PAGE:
6. Posted May 6, 2015 at 11:40 am | Permalink

    Love that quote from Mary Oliver; I hadn’t heard it.
    I, too, am continually amazed at the passage of time and the continuation of life in my children, and in each season. When we first moved into our house, it was the end of spring and no gardening had been done. There was a pile of wet leaves about three inches thick over the flower beds. And one tulip was just pushing its way through; it created a hole right through the leaves. That, to me, is wonderful.

  7. Posted May 6, 2015 at 1:50 pm | Permalink

    My goodness, I don’t know how you can feel so terrible, but write so beautifully. I’m so sorry that you’re struggling and I’m sending you healing thoughts.

    I, too, find nature to be a true wonder. Just this morning, there was a gorgeous red leaf on my lawn. In California. In May. Sadly the drought here is bad and things aren’t green and blooming the way they do most years, but every time I see a shift in a blossoming bush or tree, it takes my breath away.

  8. Posted May 6, 2015 at 7:57 pm | Permalink

    I love it. “Spring arrives very gradually and then, overnight.” With Mother’s Day fast approaching I can’t believe my baby is so suddenly grown; very gradually and then, overnight. Lindsey, I’m sorry you don’t feel 100%. You are strong and brave and good to keep writing.

  9. Vani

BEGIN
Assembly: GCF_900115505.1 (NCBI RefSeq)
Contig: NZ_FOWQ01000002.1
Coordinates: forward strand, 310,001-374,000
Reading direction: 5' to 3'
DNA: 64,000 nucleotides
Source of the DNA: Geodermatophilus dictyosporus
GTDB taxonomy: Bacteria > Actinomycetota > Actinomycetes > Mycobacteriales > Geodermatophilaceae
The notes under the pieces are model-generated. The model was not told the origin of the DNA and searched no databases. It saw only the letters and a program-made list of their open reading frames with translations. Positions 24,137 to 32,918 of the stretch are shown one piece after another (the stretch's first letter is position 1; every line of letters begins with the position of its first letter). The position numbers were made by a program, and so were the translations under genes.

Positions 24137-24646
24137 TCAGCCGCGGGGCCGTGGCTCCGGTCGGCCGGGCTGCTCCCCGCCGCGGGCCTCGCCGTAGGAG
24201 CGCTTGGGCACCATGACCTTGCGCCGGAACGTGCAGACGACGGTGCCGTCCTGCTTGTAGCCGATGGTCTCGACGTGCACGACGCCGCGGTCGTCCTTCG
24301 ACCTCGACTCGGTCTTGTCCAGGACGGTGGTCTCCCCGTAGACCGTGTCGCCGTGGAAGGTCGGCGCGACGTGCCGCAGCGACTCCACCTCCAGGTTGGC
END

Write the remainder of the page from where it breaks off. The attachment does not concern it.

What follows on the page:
Posted May 7, 2015 at 12:13 am | Permalink

    Hi Lynzi, hope you are feeling better soon. Nature amazes me a lot and even make me wonder. My kids are amazing me right now by how easily they are adapting the new country, new school and also managing witout a heater or hot water for last four days at 0-3 deg centigrade. We have moved from Qatar to Aberdeen in Scotland two months ago. While we were settling in a rental apartment our boiler was broken:) Kids taught me no point of moaning and get on with your life while the problamatical factors are being fixed:)

  10. Posted May 11, 2015 at 9:36 pm | Permalink

    Lindsey,

    Vertigo is so disconcerting and I know firsthand of the wobbly walk and the lousy feeling that you describe. I hope you are feeling better.

    This piece is beautiful and your ability to remain still enough to write it, despite the spinning, leaves me standing in awe of your discipline and heart to get the words on the page. xo